Tuesday, February 25, 2014

Sexual orientation claim is not permitted under Title VII

This employment discrimination case acquaints us with various ways that a lawsuit can be dismissed. The plaintiff sues for gender discrimination under state and federal law. The Court of Appeals upholds dismissal, and the case is over.

The case is Giudice v. Red Robin International, a summary order decided on February 13. The Court has a hard time figuring out what exactly the claim is. The plaintiff, a male, sues for gender discrimination. "It is difficult to discern from Giudice’s submissions on appeal whether he argues that his protected activity consisted of complaining to Red Robin about discrimination based on his sexual orientation or based on his sex." Yet, plaintiff's affidavit says he was harassed because of his sexual orientation. That knocks out the federal claim. The Court (Raggi, Pooler and Kearse) reminds us that Title VII prohibits sex discrimination, not sexual orientation discrimination.This is a retaliation claim, putting a new wrinkle on the issue. But since sexual orientation discrimination is not protected under Title VII, the plaintiff does not have a good-faith complaint of discrimination that would predicate a retaliation claim. Borrowing from a case where the plaintiff claimed retaliation for complaining about the boss's illicit lover, the Court says,

This Court has not yet ruled on the specific question of whether a plaintiff may, under Title VII, maintain a claim of retaliation based on adverse employment action resulting from his complaints about sexual-orientation discrimination, although in Kelly v. Howard I. Shapiro & Assocs. Consulting Eng’rs, P.C., 716 F.3d 10 (2d Cir. 2013), we did hold that a plaintiff could not maintain a Title VII retaliation claim based on a mistaken belief that complaining about “paramour preference” was protected activity under the statute.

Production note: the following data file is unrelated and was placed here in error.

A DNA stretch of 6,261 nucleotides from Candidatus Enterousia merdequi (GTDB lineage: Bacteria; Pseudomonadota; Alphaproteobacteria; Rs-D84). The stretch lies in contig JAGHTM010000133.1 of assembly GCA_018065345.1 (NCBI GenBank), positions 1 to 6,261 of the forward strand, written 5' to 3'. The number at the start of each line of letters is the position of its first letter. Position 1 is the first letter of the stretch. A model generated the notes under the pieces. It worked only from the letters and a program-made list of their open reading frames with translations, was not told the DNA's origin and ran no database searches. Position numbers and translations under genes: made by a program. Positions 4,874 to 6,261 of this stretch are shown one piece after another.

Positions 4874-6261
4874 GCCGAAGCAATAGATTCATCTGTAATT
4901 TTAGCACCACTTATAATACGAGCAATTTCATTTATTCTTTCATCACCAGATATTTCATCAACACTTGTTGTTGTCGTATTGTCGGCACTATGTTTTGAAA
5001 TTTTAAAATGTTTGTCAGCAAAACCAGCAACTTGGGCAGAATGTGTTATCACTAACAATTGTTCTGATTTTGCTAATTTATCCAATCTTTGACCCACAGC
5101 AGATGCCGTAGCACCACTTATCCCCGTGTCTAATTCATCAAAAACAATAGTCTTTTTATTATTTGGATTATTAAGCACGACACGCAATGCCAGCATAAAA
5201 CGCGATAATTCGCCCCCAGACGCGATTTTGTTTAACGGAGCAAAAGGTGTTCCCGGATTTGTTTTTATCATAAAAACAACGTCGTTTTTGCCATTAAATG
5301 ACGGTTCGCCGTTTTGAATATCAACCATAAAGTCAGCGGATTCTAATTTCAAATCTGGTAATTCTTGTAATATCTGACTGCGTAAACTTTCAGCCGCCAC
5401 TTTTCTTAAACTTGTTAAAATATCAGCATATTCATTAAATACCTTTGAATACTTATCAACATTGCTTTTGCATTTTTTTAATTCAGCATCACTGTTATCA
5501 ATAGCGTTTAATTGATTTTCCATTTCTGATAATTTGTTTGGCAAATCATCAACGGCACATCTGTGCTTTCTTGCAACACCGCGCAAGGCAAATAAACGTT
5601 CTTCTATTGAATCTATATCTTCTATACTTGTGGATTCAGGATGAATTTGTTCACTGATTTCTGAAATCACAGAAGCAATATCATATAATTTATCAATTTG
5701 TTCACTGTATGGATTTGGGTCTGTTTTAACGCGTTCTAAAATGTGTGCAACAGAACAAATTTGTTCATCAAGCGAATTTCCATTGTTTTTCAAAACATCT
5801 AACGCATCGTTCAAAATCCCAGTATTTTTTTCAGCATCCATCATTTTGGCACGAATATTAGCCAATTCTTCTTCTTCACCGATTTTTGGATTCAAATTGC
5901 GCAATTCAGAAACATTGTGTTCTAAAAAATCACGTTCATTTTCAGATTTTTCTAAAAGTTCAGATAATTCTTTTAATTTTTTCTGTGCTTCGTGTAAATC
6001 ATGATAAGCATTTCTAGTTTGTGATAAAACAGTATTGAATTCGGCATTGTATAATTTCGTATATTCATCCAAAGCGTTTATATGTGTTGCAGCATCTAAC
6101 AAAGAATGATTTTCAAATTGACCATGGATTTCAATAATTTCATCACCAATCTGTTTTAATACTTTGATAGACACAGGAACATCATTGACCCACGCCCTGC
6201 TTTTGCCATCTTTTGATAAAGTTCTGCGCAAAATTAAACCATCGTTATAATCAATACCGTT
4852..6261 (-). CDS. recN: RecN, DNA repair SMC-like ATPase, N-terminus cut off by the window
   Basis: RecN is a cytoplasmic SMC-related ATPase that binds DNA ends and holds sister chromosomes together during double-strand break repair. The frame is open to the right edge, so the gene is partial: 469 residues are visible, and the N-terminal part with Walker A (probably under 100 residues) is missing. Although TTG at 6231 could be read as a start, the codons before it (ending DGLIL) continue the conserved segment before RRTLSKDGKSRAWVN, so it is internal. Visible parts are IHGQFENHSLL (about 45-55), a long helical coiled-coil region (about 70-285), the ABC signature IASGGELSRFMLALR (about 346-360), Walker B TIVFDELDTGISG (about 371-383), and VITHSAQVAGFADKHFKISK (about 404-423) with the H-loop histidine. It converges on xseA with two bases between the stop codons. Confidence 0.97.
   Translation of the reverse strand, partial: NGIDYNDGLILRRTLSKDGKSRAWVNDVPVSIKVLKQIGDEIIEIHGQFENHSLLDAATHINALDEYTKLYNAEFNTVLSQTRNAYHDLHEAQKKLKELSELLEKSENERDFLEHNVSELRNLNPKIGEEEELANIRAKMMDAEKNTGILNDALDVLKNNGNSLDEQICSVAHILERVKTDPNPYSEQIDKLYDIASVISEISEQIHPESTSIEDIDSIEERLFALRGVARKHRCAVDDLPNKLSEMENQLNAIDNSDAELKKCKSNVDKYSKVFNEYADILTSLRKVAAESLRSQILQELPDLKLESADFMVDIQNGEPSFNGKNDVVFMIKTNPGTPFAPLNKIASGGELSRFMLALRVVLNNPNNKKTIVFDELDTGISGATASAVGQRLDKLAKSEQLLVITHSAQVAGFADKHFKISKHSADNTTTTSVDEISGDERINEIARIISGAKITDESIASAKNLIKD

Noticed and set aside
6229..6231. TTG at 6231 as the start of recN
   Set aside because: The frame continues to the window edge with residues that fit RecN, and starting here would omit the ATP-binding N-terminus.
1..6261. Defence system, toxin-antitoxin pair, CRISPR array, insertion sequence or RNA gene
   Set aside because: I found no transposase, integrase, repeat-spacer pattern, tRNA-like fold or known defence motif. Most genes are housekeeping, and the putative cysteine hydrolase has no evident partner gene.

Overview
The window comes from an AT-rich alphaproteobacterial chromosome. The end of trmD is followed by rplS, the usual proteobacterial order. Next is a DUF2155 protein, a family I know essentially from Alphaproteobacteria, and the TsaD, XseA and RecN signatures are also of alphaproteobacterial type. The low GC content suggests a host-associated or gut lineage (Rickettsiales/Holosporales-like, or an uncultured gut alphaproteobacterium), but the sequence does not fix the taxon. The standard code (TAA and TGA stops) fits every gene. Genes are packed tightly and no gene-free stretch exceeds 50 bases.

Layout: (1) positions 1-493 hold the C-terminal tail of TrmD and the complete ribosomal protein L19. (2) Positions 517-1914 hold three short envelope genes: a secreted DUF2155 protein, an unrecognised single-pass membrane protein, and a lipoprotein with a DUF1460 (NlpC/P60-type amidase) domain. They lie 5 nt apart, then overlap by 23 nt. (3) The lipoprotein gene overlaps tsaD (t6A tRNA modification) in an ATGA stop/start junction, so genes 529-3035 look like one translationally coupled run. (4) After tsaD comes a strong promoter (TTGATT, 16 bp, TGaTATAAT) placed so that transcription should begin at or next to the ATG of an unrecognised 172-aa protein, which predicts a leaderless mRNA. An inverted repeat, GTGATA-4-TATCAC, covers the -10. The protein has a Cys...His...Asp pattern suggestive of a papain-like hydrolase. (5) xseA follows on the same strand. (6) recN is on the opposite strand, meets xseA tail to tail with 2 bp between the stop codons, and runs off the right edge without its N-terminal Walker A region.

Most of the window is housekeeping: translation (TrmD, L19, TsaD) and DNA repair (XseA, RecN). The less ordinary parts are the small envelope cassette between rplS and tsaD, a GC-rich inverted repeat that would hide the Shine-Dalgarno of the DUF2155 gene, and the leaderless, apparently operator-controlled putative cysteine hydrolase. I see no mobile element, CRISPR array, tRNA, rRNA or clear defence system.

Under New York State law, however, sexual orientation discrimination is illegal. But plaintiff still does not have a case. While plaintiff claims retaliation shortly after speaking out against the harassment, the Court says, "[w]here, as here, the only basis for showing causation at the prima facie stage is a temporal nexus, 'and gradual adverse job actions began well before the plaintiff had ever engaged in any protected activity, an inference of retaliation does not arise.' Red Robin began disciplining Giudice years before his formal complaint of harassment on June 14, 2010." In other words, management was disciplining plaintiff long before he engaged in protected activity. That undercuts the connection between his complaints about harassment and the discipline that prompted him to bring this lawsuit.

So, while "the record on summary judgment reveals that some of the treatment that Giudice experienced at work was disturbing and inappropriate," he does not meet the technical requirements needed to win a case like this.

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